Living in Vietnam can offer a true taste of life in the East. Vietnam is a developing, densely populated country that has historically been associated with war and a punishing centrally planned economy. Today, however, it is becoming increasingly popular as a tourist destination and its beautiful countryside and beaches are becoming as much renowned as its tragic past.




Although Vietnam is a relatively small country, covering a total area of approximately 329,500 square kilometers, it is home to 54 different ethnic groups. Of these the most significant group if the Kinh (Viet) people, who account for 86% of the total population. It is divided into 58 provinces and there are 5 centrally-controlled municipalities existing at the same level as provinces. These are Hanoi, Hai Phong, Da Nang, Ho Chi Minh City and Can Tho.

Vietnam as an Expat Destination

Vietnam has become increasingly popular as an expat destination in recent years and it is now recognized as a safe place for foreigners to live and work. Expats are attracted by the nice weather, low cost of living, lively culture and the steady improvements in Vietnam’s infrastructure. Despite the advantages there are still some issues that expats complain about on a regular basis when living in Vietnam. Top of this list is the pollution and it is common to see Vietnam’s residents, expats and locals alike, wearing masks in order to prevent the inhalation of dirty fumes. A further problem is the traffic conditions. The streets are regularly congested with high volumes of cars and bikes 


Cost of Living in Vietnam

Vietnam has a comparatively low cost of living and expatriates can live a very comfortable life here with a moderate expenditure. In the 2012 Mercer Cost of Living Survey, Hanoi's position remained unchanged on the previous year at 136 in the list of most expensive cities in the world. There is varied accommodation available to suit all budgets, from up-market apartments in major cities through to modest houses in the suburbs.

Expatriates observe a big difference in the price of local food and western food in Vietnam and those who are prepared to eat at the local bars and restaurants will find that they can eat good food out at a very low price. Many western bars and restaurants, however, are much more expensive. As with many Asian cities, beer and spirits are very cheap but wine is expensive.



Vietnamese (official), English (increasingly favored as a second language), some French, Chinese, and Khmer.


Vietnam has a largely tropical climate in the south and monsoonal in north.

Religion in Vietnam






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Religion in Vietnam (2014)[1]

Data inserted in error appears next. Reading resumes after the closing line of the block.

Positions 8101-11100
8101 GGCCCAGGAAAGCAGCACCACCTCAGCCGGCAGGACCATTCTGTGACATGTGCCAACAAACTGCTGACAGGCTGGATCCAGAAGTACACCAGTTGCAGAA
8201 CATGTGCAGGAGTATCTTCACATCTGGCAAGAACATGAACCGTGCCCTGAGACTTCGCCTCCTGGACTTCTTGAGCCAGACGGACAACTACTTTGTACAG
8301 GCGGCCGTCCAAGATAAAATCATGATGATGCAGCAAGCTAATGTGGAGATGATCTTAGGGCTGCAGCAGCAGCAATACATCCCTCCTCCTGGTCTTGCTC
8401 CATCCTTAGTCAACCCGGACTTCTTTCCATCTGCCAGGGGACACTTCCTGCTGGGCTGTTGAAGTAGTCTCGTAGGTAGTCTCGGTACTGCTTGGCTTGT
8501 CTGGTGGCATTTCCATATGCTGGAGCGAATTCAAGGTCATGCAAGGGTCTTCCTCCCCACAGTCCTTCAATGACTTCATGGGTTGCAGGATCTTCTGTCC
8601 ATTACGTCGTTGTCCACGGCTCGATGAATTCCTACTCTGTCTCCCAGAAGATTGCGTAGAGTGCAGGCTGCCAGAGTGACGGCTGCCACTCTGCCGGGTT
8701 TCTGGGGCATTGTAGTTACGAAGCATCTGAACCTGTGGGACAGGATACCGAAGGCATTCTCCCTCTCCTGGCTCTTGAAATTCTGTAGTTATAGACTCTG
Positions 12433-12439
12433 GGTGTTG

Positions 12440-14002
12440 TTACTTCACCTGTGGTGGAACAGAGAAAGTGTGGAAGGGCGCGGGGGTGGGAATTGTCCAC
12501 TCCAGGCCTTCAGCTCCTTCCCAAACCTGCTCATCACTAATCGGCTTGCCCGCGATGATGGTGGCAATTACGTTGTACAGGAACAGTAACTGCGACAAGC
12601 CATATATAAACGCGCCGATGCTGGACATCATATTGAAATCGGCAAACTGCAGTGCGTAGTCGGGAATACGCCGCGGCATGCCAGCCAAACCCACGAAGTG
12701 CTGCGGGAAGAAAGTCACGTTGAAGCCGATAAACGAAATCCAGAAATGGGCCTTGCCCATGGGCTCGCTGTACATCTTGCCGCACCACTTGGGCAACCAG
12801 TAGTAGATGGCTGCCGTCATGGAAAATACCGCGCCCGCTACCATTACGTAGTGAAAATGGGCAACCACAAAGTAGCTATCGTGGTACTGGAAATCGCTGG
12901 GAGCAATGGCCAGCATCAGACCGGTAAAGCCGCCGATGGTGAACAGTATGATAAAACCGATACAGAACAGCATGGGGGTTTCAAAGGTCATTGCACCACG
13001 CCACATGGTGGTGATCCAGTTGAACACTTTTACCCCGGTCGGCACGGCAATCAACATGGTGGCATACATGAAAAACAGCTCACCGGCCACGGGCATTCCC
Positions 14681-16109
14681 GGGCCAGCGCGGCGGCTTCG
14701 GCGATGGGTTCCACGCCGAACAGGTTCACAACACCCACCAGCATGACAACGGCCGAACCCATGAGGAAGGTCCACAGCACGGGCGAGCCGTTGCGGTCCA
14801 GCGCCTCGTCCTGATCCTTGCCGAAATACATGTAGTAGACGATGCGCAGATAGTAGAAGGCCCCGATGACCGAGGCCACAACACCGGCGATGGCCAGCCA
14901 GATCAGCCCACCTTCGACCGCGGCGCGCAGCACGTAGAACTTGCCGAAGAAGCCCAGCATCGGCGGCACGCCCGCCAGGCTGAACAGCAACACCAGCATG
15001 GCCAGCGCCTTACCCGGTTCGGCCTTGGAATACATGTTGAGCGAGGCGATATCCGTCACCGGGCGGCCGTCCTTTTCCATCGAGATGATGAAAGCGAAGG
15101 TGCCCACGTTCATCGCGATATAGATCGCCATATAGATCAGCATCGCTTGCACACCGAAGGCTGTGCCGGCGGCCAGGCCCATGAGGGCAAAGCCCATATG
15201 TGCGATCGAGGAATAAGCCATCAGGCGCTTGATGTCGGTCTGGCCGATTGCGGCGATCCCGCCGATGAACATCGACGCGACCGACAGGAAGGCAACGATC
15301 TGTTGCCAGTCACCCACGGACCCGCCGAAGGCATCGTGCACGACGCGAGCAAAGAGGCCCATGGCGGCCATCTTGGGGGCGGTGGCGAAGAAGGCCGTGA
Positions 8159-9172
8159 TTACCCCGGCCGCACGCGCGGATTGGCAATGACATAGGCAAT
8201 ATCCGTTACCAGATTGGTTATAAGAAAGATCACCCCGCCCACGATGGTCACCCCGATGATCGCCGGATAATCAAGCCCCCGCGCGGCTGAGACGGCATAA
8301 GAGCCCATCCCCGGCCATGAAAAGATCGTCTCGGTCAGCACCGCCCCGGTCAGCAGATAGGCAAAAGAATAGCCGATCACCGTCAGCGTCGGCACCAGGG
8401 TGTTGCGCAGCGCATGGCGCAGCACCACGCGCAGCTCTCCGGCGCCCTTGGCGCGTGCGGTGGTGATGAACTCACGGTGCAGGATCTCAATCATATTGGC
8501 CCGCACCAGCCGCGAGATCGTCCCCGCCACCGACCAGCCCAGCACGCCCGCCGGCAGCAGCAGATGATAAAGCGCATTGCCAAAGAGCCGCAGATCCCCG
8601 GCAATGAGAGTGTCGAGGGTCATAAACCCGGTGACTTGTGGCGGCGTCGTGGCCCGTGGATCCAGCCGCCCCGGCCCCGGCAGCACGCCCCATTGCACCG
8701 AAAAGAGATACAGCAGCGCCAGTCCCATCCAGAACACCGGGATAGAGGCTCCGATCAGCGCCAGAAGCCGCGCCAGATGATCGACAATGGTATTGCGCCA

Non-religious or folk belief(73.2%)
  Buddhism (12.2%)
  Catholicism (6.8%)
  Caodaism (4.8%)
  Protestantism (1.5%)
  Hoahaoism (1.4%)
  Others (0.1%)

Long-established religions in Vietnam include the Vietnamese folk religion, which has been historically structured by the doctrines of Confucianism and Taoism from China, as well as a strong tradition of Buddhism (called the three teachings or tam giáo).Vietnam is one of the least religious countries in the world. According to official statisticsfrom the government, as of 2014 there are 24 million people identified with one of the recognised organised religions, out of a population of 90 million. Of these, 11 million are Buddhists (12.2%), 6.2 million are Catholics (6.8%), 4.4 million are Caodaists(4.8%), 1.4 million are Protestants (1.6%), 1.3 million are Hoahaoists (1.4%), and there are 75,000 Muslims, 7,000 Bahais, 1,500 Hindus and other smaller groups (<1%).Traditional folk religions (worship of gods, goddesses and ancestors) have experienced a rebirth since the 1980s.

According to estimates by the Pew Research Center, in 2010 most Vietnamese peoplepractice folk religions (45.3%), Buddhists constitute 16.4% of the population, around 8.2% of the Vietnamese are Christians (mostly Catholics), and around 30% are unaffiliated to any religion.  Officially, the Socialist Republic of Vietnam is an atheiststate as declared by its communist government.


Key Facts Every Expat Should Know About Living in Vietnam

  • Vietnam currently uses three separate currencies, gold is used to purchase land and housing, US Dollars are used for luxury items and Vietnam Dong is used for day-to-day items.
  • While actual land ownership is not possible at this time for non-Vietnamese, expats living in Vietnam can gain a 50-year lease for land and then build a house upon that land.
  • Foreigners are currently not allowed to rent or drive a car in Vietnam without a Vietnamese driver's license. Motorbikes can be used.
  • Citizens from some countries are not permitted visas for entry to Vietnam.